FREDERICTON (GNB) – The provincial government is advancing the implementation date of a permanent increase in funding to adult residential facilities by three months, representing an extra investment of $6.8 million in 2022-23.

A permanent increase of $10 per resident per day, previously slated to take effect on Jan. 1, will now be retroactive to Oct. 1, 2022.

“We decided to advance the implementation date because of the inflationary pressures facing this vital sector,” said Social Development Minister Dorothy Shephard. “Adult residential facilities play a key role in providing essential services to 7,000 seniors and adults with a disability. Thanks to these facilities, residents get the care they need in their own communities, thus avoiding more costly services such as nursing home placements and hospitalization.

Implementing the increase on Jan. 1 would have represented an annual increase in funding of $27 million. The earlier implementation represents an overall increase of $33.8 million.

The Department of Social Development provides per diems to adult residential facilities for subsidized clients based on an established rate and assists clients with the cost of living in these facilities when they are unable to pay the full cost. In special care homes, about 90 per cent of long-term residents and all the clients of the Disability Support Program are subsidized.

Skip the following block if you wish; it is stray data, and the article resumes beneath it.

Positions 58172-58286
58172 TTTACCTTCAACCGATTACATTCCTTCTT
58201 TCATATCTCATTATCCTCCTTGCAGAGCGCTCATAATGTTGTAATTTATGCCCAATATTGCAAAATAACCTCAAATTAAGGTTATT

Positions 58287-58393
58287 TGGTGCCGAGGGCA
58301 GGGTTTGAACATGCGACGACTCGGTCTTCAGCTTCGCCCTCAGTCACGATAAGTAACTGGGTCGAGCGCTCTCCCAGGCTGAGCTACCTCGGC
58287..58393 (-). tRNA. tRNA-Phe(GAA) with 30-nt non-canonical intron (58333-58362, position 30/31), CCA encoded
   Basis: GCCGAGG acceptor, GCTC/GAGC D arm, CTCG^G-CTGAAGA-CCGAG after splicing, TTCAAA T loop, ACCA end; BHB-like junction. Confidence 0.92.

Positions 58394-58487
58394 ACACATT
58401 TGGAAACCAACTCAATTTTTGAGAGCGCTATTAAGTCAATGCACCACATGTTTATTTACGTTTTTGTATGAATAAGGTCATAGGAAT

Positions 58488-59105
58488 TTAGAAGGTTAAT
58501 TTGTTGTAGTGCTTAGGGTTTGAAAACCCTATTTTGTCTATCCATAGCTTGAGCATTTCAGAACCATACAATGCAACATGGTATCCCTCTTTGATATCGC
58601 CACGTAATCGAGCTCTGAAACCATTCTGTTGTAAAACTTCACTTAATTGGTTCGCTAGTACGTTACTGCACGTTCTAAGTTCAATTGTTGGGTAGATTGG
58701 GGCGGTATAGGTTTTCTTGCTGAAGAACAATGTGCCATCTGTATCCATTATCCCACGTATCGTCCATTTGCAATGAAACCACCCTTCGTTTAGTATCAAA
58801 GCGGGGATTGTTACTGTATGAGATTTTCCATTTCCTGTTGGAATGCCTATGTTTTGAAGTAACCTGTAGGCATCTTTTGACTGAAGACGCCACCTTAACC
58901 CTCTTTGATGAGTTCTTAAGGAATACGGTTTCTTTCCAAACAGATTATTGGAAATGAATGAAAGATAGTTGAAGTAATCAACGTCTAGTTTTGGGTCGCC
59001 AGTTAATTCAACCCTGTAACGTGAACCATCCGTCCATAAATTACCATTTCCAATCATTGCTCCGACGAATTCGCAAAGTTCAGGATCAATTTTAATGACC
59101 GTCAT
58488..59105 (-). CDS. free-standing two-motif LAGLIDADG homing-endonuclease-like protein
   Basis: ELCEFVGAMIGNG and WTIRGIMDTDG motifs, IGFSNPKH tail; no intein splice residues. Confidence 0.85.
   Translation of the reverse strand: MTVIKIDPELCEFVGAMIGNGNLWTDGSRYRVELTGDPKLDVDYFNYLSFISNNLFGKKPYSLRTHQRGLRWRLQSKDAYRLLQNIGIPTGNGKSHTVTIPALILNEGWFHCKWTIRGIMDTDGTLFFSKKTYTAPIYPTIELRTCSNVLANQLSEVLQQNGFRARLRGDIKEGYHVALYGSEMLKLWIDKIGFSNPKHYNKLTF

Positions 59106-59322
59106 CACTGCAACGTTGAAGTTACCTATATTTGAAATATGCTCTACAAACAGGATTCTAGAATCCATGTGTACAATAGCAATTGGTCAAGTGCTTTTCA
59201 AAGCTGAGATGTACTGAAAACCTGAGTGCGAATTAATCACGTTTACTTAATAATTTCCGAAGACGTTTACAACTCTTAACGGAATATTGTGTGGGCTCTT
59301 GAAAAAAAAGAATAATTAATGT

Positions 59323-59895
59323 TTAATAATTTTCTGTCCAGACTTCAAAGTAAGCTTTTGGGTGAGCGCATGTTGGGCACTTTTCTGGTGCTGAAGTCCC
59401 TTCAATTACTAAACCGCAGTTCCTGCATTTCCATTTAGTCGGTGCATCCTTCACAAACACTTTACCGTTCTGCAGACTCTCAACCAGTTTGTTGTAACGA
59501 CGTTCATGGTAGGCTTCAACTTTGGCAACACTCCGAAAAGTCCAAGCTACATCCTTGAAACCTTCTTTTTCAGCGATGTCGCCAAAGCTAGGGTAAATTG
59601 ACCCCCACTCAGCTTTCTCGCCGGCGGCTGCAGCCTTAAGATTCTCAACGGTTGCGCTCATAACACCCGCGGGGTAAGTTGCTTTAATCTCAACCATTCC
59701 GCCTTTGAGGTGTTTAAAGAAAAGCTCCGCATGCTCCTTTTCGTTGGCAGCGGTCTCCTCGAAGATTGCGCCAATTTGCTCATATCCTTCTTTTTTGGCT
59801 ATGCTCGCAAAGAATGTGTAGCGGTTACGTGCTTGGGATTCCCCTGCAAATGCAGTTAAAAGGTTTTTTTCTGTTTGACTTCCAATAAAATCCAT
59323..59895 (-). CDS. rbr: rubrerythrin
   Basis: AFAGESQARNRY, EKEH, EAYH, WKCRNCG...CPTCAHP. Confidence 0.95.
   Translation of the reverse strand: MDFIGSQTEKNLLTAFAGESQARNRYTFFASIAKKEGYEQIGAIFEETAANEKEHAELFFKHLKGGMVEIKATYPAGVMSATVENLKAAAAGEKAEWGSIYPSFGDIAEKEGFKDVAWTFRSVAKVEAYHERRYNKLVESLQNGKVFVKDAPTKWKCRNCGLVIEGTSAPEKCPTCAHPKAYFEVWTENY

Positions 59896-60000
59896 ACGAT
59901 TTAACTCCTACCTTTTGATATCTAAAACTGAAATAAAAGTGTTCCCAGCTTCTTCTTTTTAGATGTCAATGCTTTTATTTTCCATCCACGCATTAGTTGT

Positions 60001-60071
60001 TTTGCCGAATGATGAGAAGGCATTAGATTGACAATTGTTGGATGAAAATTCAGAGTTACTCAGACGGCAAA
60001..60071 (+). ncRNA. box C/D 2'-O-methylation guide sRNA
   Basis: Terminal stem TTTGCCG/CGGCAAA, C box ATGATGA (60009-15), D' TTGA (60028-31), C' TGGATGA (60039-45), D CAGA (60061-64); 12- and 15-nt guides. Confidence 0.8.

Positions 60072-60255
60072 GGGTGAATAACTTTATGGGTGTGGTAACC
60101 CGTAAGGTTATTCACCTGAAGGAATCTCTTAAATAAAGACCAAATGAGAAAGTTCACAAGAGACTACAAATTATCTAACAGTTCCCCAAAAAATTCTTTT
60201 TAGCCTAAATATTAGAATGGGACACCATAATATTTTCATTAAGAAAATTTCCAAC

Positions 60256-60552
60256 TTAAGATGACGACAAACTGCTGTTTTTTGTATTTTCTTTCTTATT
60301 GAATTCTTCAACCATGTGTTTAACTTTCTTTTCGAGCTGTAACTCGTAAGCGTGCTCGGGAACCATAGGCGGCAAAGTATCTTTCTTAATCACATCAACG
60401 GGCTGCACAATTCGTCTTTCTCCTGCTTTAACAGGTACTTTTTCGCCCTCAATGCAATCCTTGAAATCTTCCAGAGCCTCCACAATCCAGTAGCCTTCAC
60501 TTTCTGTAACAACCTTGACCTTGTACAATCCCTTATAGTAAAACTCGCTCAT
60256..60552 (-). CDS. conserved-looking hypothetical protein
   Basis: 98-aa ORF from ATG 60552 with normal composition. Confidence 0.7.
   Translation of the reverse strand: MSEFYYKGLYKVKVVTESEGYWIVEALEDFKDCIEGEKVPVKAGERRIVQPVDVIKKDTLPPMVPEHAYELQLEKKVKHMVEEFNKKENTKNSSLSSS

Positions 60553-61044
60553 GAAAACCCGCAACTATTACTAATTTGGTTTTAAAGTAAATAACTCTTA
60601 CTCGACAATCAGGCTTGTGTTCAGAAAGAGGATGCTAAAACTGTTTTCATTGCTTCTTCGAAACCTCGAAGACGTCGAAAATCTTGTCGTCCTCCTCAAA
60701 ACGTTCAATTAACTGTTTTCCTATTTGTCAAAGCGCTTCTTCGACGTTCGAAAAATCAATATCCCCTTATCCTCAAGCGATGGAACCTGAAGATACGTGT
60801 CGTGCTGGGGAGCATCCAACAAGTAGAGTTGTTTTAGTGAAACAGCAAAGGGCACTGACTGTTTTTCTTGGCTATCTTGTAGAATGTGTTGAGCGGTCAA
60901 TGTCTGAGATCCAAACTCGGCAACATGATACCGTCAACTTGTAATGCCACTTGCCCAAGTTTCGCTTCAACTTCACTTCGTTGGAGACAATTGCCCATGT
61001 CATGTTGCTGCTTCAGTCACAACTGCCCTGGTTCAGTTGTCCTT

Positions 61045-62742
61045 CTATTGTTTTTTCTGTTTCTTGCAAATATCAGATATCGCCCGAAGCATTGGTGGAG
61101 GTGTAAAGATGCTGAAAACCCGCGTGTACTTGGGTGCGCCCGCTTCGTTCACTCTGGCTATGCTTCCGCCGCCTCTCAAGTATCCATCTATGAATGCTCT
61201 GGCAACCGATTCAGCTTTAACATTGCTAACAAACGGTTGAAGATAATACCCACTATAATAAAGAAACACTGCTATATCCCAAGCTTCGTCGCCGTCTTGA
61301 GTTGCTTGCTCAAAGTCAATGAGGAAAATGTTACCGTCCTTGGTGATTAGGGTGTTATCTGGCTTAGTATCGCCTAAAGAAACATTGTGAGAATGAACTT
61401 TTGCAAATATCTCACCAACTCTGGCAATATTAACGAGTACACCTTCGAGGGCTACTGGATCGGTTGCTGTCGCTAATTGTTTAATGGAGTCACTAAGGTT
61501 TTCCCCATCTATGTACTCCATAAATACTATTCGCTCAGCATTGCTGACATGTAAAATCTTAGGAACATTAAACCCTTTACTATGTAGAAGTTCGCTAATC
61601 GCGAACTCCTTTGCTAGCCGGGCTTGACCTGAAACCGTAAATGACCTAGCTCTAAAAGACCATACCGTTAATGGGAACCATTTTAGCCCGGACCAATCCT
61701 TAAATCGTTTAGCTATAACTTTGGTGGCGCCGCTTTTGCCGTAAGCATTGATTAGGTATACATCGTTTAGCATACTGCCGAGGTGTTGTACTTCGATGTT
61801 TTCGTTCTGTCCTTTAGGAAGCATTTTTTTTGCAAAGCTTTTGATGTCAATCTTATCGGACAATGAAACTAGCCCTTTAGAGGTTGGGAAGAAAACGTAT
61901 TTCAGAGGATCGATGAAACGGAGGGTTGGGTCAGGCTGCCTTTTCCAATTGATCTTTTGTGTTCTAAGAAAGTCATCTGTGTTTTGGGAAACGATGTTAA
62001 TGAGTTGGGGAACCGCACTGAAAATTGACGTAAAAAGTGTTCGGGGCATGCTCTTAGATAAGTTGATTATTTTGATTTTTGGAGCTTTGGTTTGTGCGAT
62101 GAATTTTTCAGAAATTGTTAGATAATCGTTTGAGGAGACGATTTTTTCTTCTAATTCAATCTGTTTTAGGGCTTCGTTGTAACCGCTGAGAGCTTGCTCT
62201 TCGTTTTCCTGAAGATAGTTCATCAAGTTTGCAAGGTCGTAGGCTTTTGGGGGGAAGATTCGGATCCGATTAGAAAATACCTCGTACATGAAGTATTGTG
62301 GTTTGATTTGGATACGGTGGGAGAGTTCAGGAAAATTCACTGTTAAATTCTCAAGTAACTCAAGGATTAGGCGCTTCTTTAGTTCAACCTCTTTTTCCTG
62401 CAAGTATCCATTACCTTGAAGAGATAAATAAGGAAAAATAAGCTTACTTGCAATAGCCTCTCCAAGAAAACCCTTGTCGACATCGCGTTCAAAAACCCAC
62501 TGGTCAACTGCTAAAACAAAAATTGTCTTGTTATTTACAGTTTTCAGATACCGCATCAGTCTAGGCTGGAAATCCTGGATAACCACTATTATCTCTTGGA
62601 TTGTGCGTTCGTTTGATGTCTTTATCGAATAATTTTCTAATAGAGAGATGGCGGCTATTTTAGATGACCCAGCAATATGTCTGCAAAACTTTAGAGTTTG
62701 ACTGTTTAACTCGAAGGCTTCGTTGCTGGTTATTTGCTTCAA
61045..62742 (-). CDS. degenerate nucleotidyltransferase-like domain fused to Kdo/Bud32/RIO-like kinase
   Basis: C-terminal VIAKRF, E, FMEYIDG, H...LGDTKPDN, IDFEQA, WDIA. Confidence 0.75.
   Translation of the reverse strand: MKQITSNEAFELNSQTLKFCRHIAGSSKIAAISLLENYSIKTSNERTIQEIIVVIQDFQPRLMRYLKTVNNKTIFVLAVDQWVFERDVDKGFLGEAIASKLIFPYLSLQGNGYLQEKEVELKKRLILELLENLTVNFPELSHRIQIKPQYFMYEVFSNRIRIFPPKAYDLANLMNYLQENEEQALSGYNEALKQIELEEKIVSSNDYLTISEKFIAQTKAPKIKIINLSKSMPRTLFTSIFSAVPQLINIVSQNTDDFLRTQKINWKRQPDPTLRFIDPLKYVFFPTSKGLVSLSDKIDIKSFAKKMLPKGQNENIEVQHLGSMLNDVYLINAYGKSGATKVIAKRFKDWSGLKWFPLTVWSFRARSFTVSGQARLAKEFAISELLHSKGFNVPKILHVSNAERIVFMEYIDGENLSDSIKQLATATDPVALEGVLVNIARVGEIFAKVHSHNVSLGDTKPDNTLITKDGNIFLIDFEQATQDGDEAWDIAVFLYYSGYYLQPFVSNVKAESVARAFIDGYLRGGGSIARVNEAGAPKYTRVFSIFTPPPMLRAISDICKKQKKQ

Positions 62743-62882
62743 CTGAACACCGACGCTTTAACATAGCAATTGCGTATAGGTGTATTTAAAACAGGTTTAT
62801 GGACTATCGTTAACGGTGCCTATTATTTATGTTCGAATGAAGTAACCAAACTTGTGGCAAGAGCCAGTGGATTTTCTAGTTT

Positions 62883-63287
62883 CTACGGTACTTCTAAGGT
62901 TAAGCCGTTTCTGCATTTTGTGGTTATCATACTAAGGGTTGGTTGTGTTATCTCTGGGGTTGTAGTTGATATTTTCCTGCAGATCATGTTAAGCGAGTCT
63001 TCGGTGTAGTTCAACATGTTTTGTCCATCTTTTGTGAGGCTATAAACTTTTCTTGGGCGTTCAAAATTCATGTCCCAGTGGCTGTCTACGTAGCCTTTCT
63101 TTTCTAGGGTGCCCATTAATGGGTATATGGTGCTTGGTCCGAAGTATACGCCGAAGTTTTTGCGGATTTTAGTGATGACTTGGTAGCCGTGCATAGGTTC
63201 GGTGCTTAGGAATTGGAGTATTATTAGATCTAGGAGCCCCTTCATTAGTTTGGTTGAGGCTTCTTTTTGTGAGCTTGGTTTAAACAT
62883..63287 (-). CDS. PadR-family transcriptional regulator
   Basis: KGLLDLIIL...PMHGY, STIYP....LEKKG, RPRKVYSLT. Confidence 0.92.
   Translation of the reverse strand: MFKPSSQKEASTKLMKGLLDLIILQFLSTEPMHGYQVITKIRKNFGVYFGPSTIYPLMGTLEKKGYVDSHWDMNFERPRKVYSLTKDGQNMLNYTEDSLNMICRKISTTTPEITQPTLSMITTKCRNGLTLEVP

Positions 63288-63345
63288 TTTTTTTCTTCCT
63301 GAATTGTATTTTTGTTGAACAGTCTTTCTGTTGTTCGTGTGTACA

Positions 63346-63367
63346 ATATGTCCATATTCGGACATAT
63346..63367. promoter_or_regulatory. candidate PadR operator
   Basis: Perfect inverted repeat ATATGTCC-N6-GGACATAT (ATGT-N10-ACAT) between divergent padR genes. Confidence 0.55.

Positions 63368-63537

The department has been working with its partner, the New Brunswick Special Care Home Association, to evaluate the per diems and establish a funding model. Following the complete implementation of the increases, the per diem will vary between $100.86 and $163.91, depending upon the level of care provided to the resident.

“Owners of adult residential facilities are pleased to see the value of their important services being recognized and supported by the provincial government,” said Jan Seely, president of the New Brunswick Special Care Home Association. “Our members are dedicated to providing quality services to our residents, but they are not immune to the rising costs of food, supplies and many other things. This added support will help to address some of the pressure. We look forward to continuing our work with government to ensure this valuable sector is adequately funded and our employees are compensated fairly. These efforts are to ensure we remain an essential and sustainable partner in helping our province handle our ever-increasing long-term care needs.”

There are about 475 adult residential facilities in the province providing care and services to about 7,000 residents. The breakdown is as follows:

  • Special care homes provide care to about 4,000 seniors as well as to 1,863 adults with disabilities.
  • Memory care and generalist care homes provide care to 532 people.
  • Community residences provide care to about 595 people, the majority of whom are adults with a disability.

The long-term care system in New Brunswick offers a continuum of support to people who can no longer live safely in their own homes. Special care, memory care and generalist care homes and community residences provide varying levels of service to clients. Care and supervision in these types of facilities is provided primarily by personal support workers or human service counsellors. Nursing homes provide care to people who benefit from access to 24-hour nursing care. Per diems differ for each type of facility.